This is a statue of Fred Shuttlesworth outside the Civil Rights Institute. He is one of the true heroes of the Civil Rights Movement from Birmingham. He worked closely with Dr. Martin Luther King, Jr. and helped found the SCLC (Southern Christian Leadership Conference) which was one of the leading civil rights organizations.

Reverend Shuttlesworth is 88 years old and today he lives in downtown Birmingham. I would love to meet him and thank him for his commitment to justice & freedom.

We next traveled from Birmingham to Mobile on the bus. I thought about the Freedom Riders, black people, and some white people, who rode buses into the Deep South in the early 1960’s to protest segregation. They were non-violent protesters and did not fight back when they were attacked and beaten. We had a layover in Montgomery and a friend picked me up and drove me by Dexter Avenue Baptist Church where Dr. King was the pastor from 1954-1960. This is where the Montgomery Bus Boycott was organized in 1955 after Rosa Parks was arrested for refusing to give up her seat on the bus for a white person.

In Mobile, which was heavily damaged by Hurricane Katrina, we visited the University of Southern Alabama where I spoke to a sociology class. That evening I spoke at Spring Hill College at the invitation of a group called “The Quest for Social Justice.” I’m so happy that there are lots of people around the United States who believe in peace and justice and equality and truth and compassion and continue to work for all of them.

JJ, I don’t know if you were expecting to learn things about the Civil Rights movement when you sent Flat Justin to me, but here you go. I believe that we have come a long way on the road to justice in the United States during your dad’s and my lifetime. I also believe we have a long way to go before everyone has an equal chance for “life, liberty, and the pursuit of happiness.” I hope you will read many, many books about our nation’s history. More of them tell the “whole story” now than ever before. I hope you have teachers with the courage to tell all the stories, no matter how difficult they are to hear. It is important to learn the whole truth. A wise person once said, “the truth will set you free.” If you ever want some good ideas on books to read or movies to see that will help you on your journey toward justice and peace, just let me know. There are good stories for boys and girls your age and there are more for when you grow older.

There is a lot I didn’t go into with JJ. I hope this introduction will peak his interest and that he’ll explore more on his own and with his dad’s help. For instance, 45 years ago this past weekend, March 7, was Bloody Sunday, when hundreds of Civil Rights marchers attempted to walk from Selma to Montgomery and were brutally attacked by police with billy clubs and tear gas.  It is a challenge to figure out how to tell our children the truth about American history. Some of it is horrific beyond words.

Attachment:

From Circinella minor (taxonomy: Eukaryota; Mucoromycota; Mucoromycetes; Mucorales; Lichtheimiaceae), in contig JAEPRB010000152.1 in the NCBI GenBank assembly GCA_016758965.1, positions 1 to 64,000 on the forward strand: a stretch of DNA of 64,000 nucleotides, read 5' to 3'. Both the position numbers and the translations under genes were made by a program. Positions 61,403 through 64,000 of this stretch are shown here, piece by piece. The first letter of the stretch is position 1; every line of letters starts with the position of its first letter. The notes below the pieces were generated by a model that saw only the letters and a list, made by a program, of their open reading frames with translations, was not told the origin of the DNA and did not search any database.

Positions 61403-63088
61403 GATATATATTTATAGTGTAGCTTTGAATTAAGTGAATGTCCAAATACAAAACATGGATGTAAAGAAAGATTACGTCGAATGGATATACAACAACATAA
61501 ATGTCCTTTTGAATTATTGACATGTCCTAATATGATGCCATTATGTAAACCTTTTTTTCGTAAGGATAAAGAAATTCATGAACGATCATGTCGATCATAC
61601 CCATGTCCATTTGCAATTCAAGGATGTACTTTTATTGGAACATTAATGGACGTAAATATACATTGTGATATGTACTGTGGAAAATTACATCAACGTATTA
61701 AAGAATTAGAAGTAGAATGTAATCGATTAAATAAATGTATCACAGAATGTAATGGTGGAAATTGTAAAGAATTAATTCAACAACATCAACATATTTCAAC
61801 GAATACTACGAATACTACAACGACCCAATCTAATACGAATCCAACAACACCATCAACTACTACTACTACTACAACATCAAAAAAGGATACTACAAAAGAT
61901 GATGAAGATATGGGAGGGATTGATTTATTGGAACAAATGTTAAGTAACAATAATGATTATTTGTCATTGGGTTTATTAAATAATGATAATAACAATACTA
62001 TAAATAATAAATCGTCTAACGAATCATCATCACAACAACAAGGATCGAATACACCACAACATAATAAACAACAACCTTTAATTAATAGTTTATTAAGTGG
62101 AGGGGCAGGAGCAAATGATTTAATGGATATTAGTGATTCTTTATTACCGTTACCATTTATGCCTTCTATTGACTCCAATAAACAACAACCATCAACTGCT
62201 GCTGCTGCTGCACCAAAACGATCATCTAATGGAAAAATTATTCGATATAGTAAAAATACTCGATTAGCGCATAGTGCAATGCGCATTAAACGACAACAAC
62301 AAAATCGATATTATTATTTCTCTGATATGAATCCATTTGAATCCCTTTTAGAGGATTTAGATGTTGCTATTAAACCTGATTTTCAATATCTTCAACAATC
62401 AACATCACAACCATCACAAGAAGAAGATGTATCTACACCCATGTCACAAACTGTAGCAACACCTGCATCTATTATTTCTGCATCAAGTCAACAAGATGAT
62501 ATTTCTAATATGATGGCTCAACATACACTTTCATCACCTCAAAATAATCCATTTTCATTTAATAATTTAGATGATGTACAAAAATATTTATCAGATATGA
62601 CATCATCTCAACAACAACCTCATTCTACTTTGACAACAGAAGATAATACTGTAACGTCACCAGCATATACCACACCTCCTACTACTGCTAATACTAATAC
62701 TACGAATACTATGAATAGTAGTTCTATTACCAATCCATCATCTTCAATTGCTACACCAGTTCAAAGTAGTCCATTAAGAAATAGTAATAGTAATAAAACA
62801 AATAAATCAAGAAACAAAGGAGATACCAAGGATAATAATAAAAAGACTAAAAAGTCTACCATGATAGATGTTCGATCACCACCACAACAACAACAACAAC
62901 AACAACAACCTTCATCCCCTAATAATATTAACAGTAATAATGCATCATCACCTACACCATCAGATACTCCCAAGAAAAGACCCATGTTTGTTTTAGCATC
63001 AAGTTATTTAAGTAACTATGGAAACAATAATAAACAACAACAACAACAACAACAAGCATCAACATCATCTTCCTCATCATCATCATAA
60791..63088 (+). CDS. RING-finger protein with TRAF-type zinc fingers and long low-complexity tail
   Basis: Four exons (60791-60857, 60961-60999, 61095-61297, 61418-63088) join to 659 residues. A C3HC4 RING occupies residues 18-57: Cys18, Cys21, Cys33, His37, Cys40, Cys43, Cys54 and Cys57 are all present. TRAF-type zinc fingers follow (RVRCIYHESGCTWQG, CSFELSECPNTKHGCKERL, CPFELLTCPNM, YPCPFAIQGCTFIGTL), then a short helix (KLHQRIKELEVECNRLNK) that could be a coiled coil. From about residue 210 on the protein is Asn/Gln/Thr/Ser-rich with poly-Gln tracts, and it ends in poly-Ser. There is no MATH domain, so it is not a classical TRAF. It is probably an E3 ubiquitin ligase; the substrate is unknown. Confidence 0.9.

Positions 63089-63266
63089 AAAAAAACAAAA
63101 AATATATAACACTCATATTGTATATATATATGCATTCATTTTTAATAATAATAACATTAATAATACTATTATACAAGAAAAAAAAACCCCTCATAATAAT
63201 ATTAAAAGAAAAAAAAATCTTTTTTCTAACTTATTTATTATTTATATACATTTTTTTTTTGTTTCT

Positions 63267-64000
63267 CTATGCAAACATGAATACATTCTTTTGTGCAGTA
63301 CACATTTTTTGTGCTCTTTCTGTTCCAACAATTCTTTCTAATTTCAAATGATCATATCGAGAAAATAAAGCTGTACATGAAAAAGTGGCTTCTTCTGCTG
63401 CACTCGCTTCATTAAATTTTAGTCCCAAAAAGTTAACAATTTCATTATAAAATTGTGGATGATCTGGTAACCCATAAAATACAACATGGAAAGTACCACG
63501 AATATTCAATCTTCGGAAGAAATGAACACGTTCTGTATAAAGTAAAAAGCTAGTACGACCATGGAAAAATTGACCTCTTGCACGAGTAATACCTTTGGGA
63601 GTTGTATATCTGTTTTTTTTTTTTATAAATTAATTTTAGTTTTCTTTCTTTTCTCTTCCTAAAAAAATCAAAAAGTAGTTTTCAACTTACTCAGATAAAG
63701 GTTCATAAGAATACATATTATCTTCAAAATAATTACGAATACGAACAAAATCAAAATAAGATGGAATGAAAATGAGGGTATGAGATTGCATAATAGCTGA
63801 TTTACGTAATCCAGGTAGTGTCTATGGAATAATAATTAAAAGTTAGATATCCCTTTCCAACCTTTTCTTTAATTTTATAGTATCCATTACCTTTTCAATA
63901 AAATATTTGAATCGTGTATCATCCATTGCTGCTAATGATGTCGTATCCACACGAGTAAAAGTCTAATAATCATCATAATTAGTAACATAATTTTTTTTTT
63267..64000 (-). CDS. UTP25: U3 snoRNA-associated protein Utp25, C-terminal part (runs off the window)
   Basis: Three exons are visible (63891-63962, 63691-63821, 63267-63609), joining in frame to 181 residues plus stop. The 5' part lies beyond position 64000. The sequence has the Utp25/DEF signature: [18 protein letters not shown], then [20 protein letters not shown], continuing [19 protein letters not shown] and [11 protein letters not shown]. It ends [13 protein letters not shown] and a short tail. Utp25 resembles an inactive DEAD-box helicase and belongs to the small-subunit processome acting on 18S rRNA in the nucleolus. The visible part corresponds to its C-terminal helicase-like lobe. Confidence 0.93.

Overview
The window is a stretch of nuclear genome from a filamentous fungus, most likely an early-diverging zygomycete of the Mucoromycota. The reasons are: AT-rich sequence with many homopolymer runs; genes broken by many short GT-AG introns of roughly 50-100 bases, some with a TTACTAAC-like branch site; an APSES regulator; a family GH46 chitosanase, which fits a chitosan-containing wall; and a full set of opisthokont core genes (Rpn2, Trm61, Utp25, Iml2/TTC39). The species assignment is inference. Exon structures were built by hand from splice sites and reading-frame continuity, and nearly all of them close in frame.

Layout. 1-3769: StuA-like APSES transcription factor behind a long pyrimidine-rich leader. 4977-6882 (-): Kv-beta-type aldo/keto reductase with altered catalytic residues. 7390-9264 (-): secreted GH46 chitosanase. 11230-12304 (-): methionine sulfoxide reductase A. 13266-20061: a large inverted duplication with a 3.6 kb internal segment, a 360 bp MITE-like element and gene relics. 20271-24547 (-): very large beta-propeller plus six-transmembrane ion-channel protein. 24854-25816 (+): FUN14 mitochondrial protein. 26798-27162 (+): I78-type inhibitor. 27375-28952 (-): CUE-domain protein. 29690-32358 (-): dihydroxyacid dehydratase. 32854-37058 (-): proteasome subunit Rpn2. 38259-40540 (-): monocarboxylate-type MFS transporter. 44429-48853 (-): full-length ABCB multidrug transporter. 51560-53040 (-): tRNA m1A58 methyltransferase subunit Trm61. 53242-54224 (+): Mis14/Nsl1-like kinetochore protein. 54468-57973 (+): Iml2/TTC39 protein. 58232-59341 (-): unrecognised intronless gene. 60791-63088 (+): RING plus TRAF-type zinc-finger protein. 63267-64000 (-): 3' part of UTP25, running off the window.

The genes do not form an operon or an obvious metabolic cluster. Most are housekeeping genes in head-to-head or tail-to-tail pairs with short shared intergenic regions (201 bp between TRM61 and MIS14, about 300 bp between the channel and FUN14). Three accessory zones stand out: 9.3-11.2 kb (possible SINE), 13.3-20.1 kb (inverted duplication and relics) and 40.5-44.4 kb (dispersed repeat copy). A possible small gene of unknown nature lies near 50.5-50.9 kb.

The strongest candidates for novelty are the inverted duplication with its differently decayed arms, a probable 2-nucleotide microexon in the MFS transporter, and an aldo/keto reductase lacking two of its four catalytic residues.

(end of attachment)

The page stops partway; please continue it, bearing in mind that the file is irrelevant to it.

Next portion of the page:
But this is our work if we want to leave our descendants a more just and peaceful world than the one we inherited, and the one we currently live in. I look forward to hearing back from JJ once he has a chance to read my journal of Flat Justin’s travels to Oregon and Alabama.

JJ, there are many more places to go…

50 years ago: the Greensboro Sit-ins defied segregation and changed the world

Posted February 1st, 2010 by Tom

Fifty years ago today, on February 1, 1960 in Greensboro, North Carolina, four A&T College freshmen students, Ezell Blair (Jibreel Khazan) Jr., David Richmond, Franklin McCain and Joseph McNeil walked into the downtown Woolworth’s store and sat down at the whites–only lunch counter. They were denied service and refused to leave until the store closed.

Following their bold lead, twenty-five additional students from A&T and other Greensboro colleges joined them the next day. Before the end of February more than 250 demonstrations were held in cities across the United States. By the end of July that year, Woolworth’s was desegregated.

Through the Greensboro Sit-ins, these four young men demonstrated the power of non-violent resistance, increased the visibility and influence of the Civil Rights movement and helped change the course of history.

I’m troubled by the concept of Black History Month, which begins today and every February 1. I’m glad to see a focus on the significant contributions that people of African descent have always made in the United States of America; a focus that did not exist when I was a student and a focus that does not exist today in most school settings in months other than February. I’m troubled that in the minds of so many, Black history is seen as somehow separate from American history.

The story of the Greensboro sit-ins isn’t a story of black history in America. It is a story of brave Americans impacting American History.

Copyright 2012 by Thomas Norman DeWolf | Website: James DeW. Perry